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  • About
  • The Global ETD Search service is a free service for researchers to find electronic theses and dissertations. This service is provided by the Networked Digital Library of Theses and Dissertations.
    Our metadata is collected from universities around the world. If you manage a university/consortium/country archive and want to be added, details can be found on the NDLTD website.
1

Calculation of Tolerances Based On Minimum Cost

Abed, Mostafa Ehsan 12 1900 (has links)
<p>A possible mathematical formulation of the practical problem of computer - aided design for any system or any engineering design subject to tolerances on the n independent parameters is used to solve some special cases under certain restrictions. The sequential unconstrained minimization technique of Fiacco - McCormick is used to get the optimum solution. The scheme used is : starting from arbitrary initial acceptable or unacceptable designs and culminating in designs which under reasonable restrictions are acceptable.</p> / Master of Science (MSc)
2

Some Aspects of Goodness-of-Fit Tests in the Presence of Unknown Parameters

Greenstein, Carl Steven 12 1900 (has links)
<p>Goodness-of-fit testing of simple hypotheses has a long, well known history. When the Null Hypothesis specifies only the form of the Null Cumulative Distribution Function (CDF), with values for one or more parameters unspecified, the problem is not so clear cut. This project examines several methods of testing fit in the presence of unknown parameters. The methods, briefly described below, are all based on the Empirical Distribution Function (EDF).</p> <p>(1) The unknown parameters are estimated from the sample. Modified EDF statistics using these sample estimates, are computed, and compared to the significance points which have been obtained by computer simulation.</p> <p>(2) The unknown parameters are estimated from the sample. Transformations are applied to the observations to obtain transformed variates which, under the Null Hypothesis, are distributed as dependent uniform variates. These transforms are tested for uniformity by the EDF statistics.</p> <p>(3) A series of transformations is applied to the data to obtain transformed variates which under the Null Hypothesis follow a completely specified Distribution Function; the nuisance parameters have been eliminated. This new, simple hypothesis is then tested by the EDF statistics.</p> <p>(4) For various parameter values throughout the parameter space, the EDF statistics are computed. A region in the parameter space for acceptance of the corresponding simple hypotheses is determined.</p> / Master of Science (MS)
3

Hewlett-Packard Cross Assembler

Ahmed, Khursheed 08 1900 (has links)
<p>The Hewlett-Packard Cross Assembler is a program available on CDC-6400 computer and is used to assemble HP-2000 series assembly language programs. The binary code for the assembled programs can be punched on cards for execution on HP 2100A computer.</p> <p>This report discribes of the design and working of the Cross-Assembler. A program listing (in PASCAL) and a few sample runs are also included.</p> / Master of Science (MS)
4

On Identification of Nonlinear Parameters in PDEs

Kahler, Raphael 12 July 2016 (has links)
<p> Inverse problems have been studied in great detail and optimization methods using objective functionals such as output least-squares (OLS) and modified output least-squares (MOLS) are well understood. However, the existing literature has only dealt with identifying parameters that appear linearly in systems of partial differential equations. We investigate the changes that occur in the identification process if the parameter appears nonlinearly. We extend the OLS and MOLS functionals to this nonlinear case and give first and second derivative formulas. We further show that the typical convexity of the MOLS functional can not be guaranteed when identifying nonlinear parameters. To numerically verify our findings we employ a C++ based computational framework. Discretization is done via the finite element method, and details are given for the new results of the functionals and their derivatives. Since we consider nonlinear parameters, gradient methods such as adjoint stiffness are not applicable to the OLS functional and we instead show computation methods using the adjoint approach.</p>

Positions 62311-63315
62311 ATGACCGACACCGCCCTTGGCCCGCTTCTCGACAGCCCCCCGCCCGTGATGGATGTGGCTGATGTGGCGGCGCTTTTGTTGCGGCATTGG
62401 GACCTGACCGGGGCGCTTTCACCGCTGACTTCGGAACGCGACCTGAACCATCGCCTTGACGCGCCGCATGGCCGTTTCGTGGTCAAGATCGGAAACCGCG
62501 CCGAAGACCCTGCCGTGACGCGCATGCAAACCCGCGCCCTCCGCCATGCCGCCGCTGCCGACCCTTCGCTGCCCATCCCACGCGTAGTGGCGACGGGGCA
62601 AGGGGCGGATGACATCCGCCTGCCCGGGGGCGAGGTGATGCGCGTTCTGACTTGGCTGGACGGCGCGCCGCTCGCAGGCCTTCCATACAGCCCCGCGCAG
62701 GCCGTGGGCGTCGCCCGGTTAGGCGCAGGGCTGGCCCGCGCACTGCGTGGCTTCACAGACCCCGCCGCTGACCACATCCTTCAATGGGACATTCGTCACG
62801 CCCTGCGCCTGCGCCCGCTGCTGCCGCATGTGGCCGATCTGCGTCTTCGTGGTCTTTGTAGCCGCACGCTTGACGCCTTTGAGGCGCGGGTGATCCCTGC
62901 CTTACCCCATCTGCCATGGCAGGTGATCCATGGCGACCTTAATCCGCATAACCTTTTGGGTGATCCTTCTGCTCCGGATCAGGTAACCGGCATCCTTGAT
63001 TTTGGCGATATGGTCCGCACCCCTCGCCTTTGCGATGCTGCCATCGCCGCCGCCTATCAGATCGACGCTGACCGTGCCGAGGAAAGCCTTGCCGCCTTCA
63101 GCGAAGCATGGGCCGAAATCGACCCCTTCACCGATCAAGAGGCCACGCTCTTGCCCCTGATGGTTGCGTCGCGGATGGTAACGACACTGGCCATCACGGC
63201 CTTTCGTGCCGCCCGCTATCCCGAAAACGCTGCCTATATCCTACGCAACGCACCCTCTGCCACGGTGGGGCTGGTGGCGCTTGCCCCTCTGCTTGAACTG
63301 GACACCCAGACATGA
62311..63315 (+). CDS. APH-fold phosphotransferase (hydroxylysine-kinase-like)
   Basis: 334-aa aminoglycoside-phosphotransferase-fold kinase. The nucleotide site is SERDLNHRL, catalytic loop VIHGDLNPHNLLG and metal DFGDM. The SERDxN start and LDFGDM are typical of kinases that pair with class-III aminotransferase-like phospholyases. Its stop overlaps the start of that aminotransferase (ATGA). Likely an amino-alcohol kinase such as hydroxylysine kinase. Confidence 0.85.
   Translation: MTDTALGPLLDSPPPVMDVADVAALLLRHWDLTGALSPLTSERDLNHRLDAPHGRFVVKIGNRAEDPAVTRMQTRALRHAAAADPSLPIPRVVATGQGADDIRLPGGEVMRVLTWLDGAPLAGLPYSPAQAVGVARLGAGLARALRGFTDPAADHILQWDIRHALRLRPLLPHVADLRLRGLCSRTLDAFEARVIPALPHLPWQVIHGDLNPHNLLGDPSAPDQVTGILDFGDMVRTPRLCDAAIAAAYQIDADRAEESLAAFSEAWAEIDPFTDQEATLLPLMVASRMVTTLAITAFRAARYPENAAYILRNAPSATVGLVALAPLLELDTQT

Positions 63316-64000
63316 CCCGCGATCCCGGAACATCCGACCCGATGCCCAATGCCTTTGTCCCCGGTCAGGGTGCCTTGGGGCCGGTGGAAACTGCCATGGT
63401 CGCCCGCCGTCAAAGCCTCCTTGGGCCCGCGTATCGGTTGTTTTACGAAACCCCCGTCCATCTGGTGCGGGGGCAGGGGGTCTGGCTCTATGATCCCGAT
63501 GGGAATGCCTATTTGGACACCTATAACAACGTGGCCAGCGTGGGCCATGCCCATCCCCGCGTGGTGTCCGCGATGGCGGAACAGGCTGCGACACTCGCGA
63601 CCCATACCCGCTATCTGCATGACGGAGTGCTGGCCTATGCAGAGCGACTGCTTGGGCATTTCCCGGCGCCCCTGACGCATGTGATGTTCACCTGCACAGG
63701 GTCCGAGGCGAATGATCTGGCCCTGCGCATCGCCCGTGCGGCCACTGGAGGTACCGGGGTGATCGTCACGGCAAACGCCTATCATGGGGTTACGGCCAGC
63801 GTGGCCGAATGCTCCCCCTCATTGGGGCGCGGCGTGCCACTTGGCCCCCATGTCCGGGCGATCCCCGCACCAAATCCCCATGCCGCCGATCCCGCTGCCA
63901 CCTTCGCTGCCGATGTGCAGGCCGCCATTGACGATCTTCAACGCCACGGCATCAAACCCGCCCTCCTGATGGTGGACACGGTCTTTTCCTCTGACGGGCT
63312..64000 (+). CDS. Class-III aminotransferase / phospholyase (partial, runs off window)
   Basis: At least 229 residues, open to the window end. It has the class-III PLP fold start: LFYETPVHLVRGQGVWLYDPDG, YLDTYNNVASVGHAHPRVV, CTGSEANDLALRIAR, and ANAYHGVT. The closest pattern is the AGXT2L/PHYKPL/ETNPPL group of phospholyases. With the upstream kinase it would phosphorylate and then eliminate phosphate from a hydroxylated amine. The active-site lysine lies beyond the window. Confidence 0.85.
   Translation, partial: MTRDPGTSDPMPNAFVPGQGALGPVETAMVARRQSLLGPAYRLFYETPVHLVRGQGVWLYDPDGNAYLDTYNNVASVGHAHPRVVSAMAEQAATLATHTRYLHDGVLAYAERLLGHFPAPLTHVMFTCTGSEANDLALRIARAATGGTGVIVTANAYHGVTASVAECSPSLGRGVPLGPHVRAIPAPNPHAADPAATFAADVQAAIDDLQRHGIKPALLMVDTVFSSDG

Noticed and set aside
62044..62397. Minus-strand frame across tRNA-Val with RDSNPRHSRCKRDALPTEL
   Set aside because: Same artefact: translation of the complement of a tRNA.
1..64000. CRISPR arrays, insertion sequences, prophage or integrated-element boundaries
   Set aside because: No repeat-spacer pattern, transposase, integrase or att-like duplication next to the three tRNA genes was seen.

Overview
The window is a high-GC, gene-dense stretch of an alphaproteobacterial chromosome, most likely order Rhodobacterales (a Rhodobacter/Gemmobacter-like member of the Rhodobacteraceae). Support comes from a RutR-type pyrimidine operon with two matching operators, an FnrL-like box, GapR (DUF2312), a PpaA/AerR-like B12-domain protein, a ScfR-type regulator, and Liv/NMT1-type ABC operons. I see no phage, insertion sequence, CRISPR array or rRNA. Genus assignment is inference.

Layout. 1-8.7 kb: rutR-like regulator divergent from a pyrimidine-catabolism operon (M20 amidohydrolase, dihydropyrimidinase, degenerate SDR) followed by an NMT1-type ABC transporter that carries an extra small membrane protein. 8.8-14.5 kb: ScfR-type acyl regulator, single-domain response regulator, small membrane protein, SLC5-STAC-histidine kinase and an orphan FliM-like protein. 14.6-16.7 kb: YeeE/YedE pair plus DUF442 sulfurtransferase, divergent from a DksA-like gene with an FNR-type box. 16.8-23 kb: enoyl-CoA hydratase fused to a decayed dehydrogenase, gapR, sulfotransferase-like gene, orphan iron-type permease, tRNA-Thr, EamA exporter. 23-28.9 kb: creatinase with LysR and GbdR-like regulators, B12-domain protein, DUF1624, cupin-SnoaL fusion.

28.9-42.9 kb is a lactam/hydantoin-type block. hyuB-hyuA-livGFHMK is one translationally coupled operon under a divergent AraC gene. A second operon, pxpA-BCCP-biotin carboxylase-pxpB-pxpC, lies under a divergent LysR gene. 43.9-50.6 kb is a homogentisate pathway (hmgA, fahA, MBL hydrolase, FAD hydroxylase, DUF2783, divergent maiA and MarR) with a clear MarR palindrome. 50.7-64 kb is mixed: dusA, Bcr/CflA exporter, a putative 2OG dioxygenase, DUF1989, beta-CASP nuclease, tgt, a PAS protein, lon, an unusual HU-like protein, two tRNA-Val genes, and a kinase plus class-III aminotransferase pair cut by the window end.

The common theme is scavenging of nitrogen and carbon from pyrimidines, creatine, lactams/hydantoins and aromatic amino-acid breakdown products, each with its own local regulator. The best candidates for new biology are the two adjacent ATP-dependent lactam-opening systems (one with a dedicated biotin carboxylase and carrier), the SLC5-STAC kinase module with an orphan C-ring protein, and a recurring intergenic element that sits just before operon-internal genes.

5

On the Dynamic Dichotomy between Positive Equilibria and Synchronous 2-cycles in Matrix Population Models

Veprauskas, Amy January 2016 (has links)
For matrix population models with nonnegative, irreducible and primitive inherent projection matrices, the stability of the branch of positive equilibria that bifurcates from the extinction equilibrium as the dominant eigenvalue of the inherent projection matrix increases through one is determined by the direction of bifurcation. However, if the inherent projection matrix is imprimitive this bifurcation becomes more complicated. This is the result of the simultaneous departure of multiple eigenvalues from the unit complex circle. Matrix models with imprimitive projection matrices commonly appear in models of semelparous species, which are characterized by one reproductive event that is often followed by death. Due to the imprimitivity of the projection matrix, semelparous Leslie models exhibit two contrasting dynamics, either equilibria in which all age classes are present or synchronized cycles in which age classes are separated temporally. The two-stage semelparous Leslie model has index of imprimitivity two, meaning that two eigenvalues simultaneously leave the unit circle when the dominant eigenvalue increases past one. This model exhibits a dynamic dichotomy in which the two steady states have opposite stability properties. We show that this dynamic dichotomy is a general feature of synchrony models which are characterized by the simultaneous creation of a branch of positive equilibria and a branch of synchronous 2-cycles when the extinction equilibrium destabilizes (Chapter 3). A synchrony model must, necessarily, have index of imprimitivity two but is not limited to models of semelparous species. We provide a specific example of a synchrony model for an iteroparous species which is motivated by observations of a cannibalistic gull population (Chapter 2). We also extend the study of the synchrony model to a Darwinian model which couples population dynamics with the dynamics of a suite of evolving phenotypic traits (Chapter 4). For the evolutionary synchrony model, we show that the dynamic dichotomy occurs provided that fitness, as measured by the spectral radius, is maximized. In addition, we examine the dynamic dichotomy for semelparous species in a continuous-time setting (Chapter 5).